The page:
Thursday, January 16, 2014

A Lighthouse Memorial to an Aviator

Today, January 16th, is the 76th anniversary of the dedication of the Amelia Earhart Memorial Lighthouse. The lighthouse--as diminutive as Amelia was--flashed on at Howland Island in the mid-Pacific on January 16, 1938. This was the island where Amelia Earhart had planned to land, refuel, and rest on July 2, 1937 before finishing her celebrated round-the-world flight. Sadly, she never found Howland Island and vanished into history. Below is an article I wrote for the U.S. Lighthouse Society journal, The Keepers Log, a few years ago. Another version of the story also appears in the DeWire Guide to the Lighthouses of Alaska, Hawai'i, and the U.S. Pacific Territories

It's a fascinating tale of bravery, tragedy, and honor...

Howland Island Lighthouse
A Light for Amelia Earhart 

            The vast Pacific Ocean is home to numerous groups of islands, some so tiny, far-flung, and isolated that many of us have never heard of them. Howland Island, a mere sandbank adrift in cerulean seas and distant from civilization, might fit that description, except for the fact that it gained fame seventy-five summers ago when it played a significant role in the disappearance of America’s most famous aviatrix.
            Amelia Earhart, the daring young flyer who attempted to circumnavigate the equator in 1937, vanished along with her co-pilot, Fred Noonan, near Howland Island on the trans-Pacific leg of her historic final flight. Investigators of the incident believe “Lady Lindy,” as she was affectionately nicknamed, lost her way and crashed into the ocean not far from Howland Island. Her last radio transmission, received by the Coast Guard cutter Itasca, anchored off the island, noted:


             A garbled message, “we are running north and south” followed. Then Amelia Earhart vanished into history. Today, she is remembered in many ways, lending her name to scholarships, streets, parks, festivals, wildlife sanctuaries, bridges, and ships, but also to a lighthouse on Howland Island. The 74-year-old sentinel known as Amelia Earhart Light is modest in size and has been tested by war and weather. It ceased operation in 1996 and was downgraded to a daybeacon. Yet, the story of how it came to be and how it shines as a memorial to feminine determination and pluck surely would make Amelia Earhart proud.

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            Shaped like a pickle and only two miles long and a half-mile wide, Howland Island is a pile of pulverized, sunburned coral fringed by extensive reefs. It is situated near the equator at 0º48’07” North and 176º38’3” West about 1,900 miles south-southwest of Honolulu and is part of a scattering of coral atolls called the Phoenix Islands. The island was named in 1842 for a crewman aboard the whaler Isabella, who spotted it from the ship’s crow’s nest while watching for humpback whales. He spied a clump of pisonia trees growing near the island’s center, along with some grasses and low shrubs. The apron of reefs around the island was festooned with the ribs of an old shipwreck that had occurred there years before. Whether the ship’s crew survived or perished is unknown, but the vessel gave the island its only mammal population—a horde of hearty castaway rats.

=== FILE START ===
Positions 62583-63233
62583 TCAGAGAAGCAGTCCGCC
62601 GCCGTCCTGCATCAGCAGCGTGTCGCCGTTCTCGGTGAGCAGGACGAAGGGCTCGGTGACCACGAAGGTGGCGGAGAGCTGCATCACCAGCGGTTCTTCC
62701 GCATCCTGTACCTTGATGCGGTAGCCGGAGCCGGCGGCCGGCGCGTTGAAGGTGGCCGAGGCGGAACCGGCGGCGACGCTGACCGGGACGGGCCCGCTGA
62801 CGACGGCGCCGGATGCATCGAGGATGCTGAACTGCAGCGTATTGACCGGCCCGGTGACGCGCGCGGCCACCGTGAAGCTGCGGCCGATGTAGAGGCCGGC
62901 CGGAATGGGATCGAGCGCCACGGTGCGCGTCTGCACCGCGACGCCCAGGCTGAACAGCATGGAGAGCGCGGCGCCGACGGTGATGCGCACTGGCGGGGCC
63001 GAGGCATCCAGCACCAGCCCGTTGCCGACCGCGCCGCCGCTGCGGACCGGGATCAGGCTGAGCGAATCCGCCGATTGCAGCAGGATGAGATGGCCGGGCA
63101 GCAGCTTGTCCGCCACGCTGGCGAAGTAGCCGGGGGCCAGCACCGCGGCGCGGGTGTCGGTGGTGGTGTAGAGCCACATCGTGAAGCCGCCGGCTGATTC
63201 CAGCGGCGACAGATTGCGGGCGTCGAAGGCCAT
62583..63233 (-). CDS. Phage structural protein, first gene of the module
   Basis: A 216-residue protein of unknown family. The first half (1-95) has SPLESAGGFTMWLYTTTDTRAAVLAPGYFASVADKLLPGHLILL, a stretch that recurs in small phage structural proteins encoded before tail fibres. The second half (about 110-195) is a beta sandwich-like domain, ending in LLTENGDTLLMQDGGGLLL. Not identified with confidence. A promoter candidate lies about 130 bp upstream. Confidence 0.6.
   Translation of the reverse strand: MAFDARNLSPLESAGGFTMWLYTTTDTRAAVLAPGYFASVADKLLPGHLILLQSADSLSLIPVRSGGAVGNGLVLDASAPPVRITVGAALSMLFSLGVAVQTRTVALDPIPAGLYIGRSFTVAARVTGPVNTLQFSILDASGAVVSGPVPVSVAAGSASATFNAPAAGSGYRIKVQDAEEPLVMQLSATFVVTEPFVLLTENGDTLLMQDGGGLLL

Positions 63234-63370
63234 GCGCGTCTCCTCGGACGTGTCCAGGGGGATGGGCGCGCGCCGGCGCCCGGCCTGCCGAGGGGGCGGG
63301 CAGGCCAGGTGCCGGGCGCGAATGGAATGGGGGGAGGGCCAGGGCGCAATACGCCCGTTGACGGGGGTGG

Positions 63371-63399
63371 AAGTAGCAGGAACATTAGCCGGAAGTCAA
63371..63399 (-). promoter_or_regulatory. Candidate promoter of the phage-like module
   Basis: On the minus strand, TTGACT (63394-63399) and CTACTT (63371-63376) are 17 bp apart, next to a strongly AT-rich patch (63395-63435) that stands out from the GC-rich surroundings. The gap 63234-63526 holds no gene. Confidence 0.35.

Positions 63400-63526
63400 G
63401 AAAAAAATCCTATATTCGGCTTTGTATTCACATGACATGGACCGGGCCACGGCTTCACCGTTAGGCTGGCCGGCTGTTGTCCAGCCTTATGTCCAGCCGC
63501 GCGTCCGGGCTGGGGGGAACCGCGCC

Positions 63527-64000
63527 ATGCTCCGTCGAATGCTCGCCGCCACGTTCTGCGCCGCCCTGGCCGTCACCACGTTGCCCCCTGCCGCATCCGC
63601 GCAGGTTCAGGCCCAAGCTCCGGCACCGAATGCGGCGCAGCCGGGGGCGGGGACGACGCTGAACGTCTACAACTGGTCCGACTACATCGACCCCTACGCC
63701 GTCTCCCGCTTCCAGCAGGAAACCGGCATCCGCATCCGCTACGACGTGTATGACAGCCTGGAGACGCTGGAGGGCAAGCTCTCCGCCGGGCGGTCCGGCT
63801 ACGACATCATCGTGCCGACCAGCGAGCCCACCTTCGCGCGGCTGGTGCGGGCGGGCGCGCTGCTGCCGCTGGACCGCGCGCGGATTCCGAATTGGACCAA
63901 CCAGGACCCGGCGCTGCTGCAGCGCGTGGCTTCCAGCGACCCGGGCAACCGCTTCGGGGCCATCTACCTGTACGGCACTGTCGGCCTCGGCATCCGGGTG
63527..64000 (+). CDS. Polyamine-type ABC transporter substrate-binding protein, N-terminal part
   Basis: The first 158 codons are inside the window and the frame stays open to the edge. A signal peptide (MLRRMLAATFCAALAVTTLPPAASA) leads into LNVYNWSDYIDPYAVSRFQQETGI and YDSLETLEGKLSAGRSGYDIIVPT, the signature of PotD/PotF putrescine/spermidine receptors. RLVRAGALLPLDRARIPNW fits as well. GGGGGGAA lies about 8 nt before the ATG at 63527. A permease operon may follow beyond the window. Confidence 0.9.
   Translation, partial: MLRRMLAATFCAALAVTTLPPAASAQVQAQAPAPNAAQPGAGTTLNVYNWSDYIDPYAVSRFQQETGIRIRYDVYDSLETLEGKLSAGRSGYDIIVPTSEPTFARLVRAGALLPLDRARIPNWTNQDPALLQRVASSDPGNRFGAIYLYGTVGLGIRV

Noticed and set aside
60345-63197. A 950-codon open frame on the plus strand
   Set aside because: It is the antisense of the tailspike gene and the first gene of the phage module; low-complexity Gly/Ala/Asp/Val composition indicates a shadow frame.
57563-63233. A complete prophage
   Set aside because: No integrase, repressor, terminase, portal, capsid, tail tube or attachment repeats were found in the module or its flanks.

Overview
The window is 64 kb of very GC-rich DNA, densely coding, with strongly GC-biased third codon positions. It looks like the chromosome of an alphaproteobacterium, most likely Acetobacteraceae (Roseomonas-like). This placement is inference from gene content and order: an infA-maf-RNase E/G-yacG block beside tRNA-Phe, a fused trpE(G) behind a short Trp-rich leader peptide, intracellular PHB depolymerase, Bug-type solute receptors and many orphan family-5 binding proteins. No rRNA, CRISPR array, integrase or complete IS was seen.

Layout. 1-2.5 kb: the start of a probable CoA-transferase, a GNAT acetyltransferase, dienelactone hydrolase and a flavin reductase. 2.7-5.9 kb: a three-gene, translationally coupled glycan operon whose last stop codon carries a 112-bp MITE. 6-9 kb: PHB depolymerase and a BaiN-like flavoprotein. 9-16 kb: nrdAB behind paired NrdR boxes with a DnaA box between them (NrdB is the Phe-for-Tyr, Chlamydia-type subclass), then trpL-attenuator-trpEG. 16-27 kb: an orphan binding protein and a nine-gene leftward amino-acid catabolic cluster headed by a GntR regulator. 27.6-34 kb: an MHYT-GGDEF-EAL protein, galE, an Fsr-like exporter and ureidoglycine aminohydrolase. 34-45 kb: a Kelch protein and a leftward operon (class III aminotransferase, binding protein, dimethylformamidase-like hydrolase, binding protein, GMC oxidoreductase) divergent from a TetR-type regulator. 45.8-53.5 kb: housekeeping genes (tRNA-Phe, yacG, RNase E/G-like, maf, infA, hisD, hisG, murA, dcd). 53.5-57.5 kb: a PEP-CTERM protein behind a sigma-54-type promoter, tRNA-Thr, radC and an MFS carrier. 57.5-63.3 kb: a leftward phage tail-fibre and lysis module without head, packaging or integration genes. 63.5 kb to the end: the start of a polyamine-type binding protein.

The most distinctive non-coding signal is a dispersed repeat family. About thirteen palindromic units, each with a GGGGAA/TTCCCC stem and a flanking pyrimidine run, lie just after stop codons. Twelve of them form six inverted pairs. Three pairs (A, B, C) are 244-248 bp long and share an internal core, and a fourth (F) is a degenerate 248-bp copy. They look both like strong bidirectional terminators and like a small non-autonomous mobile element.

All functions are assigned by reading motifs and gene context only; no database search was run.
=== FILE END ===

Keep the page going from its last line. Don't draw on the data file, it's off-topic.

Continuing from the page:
In 1857 Howland Island was acquired by the United States under the Guano Islands Act passed the previous year. Fertilizer ships rushed to the site and harvested the brick-hard guano deposits, created by seabirds, within two decades. Stripped of its only bounty, Howland Island then grew quiet for almost eighty years.
            In the early 1930s, the island became part of the United States Minor Outlying Islands. Besides Howland Island, this designation also included the islands known as Baker, Jarvis, Wake, the Midways, and Johnston Atoll and Kingman Reef. Interestingly, these small isles, along with the Marshall Islands, Gilbert Islands, Christmas Island, and the Hawaiian Islands, form a huge 2,500-mile-diameter circle around the Central Pacific Basin which navigators have long known as a waypoint on trans-Pacific sea voyages and flights. The Polynesians, who were perhaps the best seat-of-the-pants navigators of all time, knew these islands like the backs of their hands.